Deciding whether or not to go to university, can be one of the biggest decisions you ever make. With university fees increasing (in the UK), it's more important than ever to know beforehand whether going will be worth it.
I am a person who on the surface, looked like a great university candidate – I was an academic, hard-working kid who liked Maths. However, my time at university was quite disastrous and – despite getting a good degree in a good subject – it set me back very far. Maybe I wouldn't have gone on to accomplish all that I have done or be the young man I am today without the hardship, it's hard to tell. Nevertheless, I have very mixed feelings about whether my university experience was ultimately a liability or an asset.
It is my wish that young students going to university not only feel that they are making the right choice but also that they are proved absolutely correct throughout the rest of their lives with no regrets.
I believe that if you do decide to go to university, you should only go for one of three reasons. But before I say what they are, I'll start with the five things to remember when deciding. I hope this is helpful!
THE FIVE IMPORTANT POINTS TO REMEMBER
(1) Going to University is YOUR choice!
University will be a big part of YOUR life, so it is YOUR choice. It doesn't matter what your parents or friends think, it doesn't matter what society thinks, it doesn't matter what anyone except you thinks about going to university. You know yourself and what's right for you better than anyone. University has to be something that you want to do; don't just go because your brother went or because it's the "done thing" or because you're going with the motions.
Remember as well, that with parents and older family members, university for them was very different from how it is now. For example, people used to get head-hunted straight out of university after acquiring degrees... that kind of thing does not really happen so much anymore. These peoples' opinions may be very outdated ones.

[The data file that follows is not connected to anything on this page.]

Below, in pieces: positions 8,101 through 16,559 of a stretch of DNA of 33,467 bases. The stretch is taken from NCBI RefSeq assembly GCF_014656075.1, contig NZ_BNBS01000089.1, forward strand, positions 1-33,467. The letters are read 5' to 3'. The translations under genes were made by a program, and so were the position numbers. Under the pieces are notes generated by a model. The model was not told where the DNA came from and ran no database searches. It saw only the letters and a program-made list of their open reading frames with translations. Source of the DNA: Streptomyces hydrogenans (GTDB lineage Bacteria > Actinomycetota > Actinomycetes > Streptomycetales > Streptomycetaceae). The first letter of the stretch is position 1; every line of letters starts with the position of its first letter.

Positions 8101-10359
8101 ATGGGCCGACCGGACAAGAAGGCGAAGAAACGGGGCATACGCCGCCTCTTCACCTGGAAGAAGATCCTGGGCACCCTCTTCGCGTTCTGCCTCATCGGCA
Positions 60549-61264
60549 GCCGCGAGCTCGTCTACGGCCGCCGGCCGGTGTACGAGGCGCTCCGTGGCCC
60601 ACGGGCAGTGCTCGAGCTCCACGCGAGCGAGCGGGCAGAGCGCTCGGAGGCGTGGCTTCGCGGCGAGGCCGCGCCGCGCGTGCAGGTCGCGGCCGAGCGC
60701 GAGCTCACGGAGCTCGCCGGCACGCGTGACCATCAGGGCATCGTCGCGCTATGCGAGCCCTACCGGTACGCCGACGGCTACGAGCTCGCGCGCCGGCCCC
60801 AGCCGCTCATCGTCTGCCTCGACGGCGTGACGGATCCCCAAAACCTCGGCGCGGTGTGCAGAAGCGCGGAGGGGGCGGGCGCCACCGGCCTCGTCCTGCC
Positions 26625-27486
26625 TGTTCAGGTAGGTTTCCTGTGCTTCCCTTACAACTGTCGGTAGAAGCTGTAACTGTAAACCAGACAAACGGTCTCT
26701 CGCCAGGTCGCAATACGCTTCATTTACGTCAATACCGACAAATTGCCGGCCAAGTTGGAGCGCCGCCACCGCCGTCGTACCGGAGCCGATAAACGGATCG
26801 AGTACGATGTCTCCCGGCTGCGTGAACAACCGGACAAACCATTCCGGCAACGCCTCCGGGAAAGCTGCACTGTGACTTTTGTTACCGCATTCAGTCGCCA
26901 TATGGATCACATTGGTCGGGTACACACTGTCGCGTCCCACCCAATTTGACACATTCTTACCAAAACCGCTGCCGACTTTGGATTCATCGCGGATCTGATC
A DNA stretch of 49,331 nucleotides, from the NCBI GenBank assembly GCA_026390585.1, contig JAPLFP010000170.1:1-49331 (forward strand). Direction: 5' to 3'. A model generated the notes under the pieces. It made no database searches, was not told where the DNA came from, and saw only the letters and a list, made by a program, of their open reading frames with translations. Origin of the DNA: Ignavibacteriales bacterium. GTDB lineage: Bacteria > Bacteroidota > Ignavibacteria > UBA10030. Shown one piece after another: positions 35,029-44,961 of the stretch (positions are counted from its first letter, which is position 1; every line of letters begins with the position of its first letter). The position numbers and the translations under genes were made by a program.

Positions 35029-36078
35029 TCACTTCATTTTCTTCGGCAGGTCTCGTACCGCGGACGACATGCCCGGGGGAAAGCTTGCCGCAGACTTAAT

It's okay to listen to advice and hear others out but don't let anybody else heavily influence your decision or make it for you.
(2) Enjoy your subject...
... because you're going to be doing a LOT of it for several years. Your subject and studying it is the whole reason you go to university. If you have doubts on day one, you're probably going to be a wreck by year three. Most people I know, towards the end of their course, have kind of had enough of their subject and are glad that they'll be seeing less of it – even if they went in at the beginning loving it. A subject you enjoy will motivate you. People don't work hard for things they don't care about.
I understand that for some subjects, it will be your first time studying it, so you may not know whether you love it or not because you've never done it. The point is however, that if you're not passionate about, not excited for or lack a keen interest in your chosen subject, don't bother.
(3) Don't think that merely having a degree will get you a (good) job
Once upon a time, a degree was a prestigious qualification that could have you set for life. Now, not so much. Maybe an "Oxbridge" degree is like that but in general, probably not. A degree can be a good stepping stone to beginning a career via a graduate-scheme but a degree in and of itself, is not really a job qualification anymore. Sadly, as the price of a degree has gone up, its value has gone down.
If you look at any job recruitment site, you will quickly learn that most jobs look for experience rather than degrees. Some occupations require degrees and that's great but others really do just want experience. So only get qualifications if you actually need them.